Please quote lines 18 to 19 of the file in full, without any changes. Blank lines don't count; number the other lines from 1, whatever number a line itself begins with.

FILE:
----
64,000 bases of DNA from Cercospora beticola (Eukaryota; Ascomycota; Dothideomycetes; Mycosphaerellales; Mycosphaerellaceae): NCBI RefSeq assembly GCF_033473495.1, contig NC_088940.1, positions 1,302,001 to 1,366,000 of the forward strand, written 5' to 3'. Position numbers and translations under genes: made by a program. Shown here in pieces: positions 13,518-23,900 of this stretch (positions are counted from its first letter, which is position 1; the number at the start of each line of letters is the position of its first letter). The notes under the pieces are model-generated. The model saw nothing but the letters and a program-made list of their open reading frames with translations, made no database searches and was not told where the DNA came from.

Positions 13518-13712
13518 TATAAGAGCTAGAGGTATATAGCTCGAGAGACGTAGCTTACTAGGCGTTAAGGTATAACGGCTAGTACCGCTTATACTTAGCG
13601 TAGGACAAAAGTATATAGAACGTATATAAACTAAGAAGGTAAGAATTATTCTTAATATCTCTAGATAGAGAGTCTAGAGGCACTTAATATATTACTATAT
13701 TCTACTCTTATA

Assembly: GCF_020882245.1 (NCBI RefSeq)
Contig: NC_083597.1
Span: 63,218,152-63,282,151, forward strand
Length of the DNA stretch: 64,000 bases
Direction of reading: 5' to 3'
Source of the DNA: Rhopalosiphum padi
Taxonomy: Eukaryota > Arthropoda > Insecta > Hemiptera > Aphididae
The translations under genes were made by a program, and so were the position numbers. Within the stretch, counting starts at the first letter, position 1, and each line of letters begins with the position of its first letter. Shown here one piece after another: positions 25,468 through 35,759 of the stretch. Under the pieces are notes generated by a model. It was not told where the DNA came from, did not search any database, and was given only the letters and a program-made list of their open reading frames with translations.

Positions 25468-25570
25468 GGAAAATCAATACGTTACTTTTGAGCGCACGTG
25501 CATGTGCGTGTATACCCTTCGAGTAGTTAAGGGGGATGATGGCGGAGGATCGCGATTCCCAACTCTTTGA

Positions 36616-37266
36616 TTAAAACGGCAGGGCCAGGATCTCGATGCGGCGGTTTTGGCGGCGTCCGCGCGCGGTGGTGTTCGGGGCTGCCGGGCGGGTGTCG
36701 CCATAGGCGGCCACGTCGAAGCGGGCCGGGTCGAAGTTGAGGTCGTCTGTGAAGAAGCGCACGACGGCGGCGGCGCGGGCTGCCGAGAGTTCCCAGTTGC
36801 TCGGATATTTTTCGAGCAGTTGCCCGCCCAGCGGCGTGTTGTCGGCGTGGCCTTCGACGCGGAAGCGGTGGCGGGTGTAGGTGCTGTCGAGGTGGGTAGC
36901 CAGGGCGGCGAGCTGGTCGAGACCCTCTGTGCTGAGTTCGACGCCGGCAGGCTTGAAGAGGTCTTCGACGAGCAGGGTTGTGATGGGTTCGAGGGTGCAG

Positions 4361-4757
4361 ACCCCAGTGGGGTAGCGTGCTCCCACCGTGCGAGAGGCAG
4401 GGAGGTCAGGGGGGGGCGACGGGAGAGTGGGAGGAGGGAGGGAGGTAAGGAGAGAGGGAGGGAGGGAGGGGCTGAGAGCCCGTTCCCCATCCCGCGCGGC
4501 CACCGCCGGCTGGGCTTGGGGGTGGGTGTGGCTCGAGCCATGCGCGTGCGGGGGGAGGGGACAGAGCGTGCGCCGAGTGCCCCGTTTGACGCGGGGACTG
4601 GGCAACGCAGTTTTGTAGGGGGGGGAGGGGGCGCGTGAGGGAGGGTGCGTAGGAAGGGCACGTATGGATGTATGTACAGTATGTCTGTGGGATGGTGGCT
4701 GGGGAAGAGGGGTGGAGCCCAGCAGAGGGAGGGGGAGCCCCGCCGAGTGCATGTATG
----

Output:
36616 TTAAAACGGCAGGGCCAGGATCTCGATGCGGCGGTTTTGGCGGCGTCCGCGCGCGGTGGTGTTCGGGGCTGCCGGGCGGGTGTCG
36701 CCATAGGCGGCCACGTCGAAGCGGGCCGGGTCGAAGTTGAGGTCGTCTGTGAAGAAGCGCACGACGGCGGCGGCGCGGGCTGCCGAGAGTTCCCAGTTGC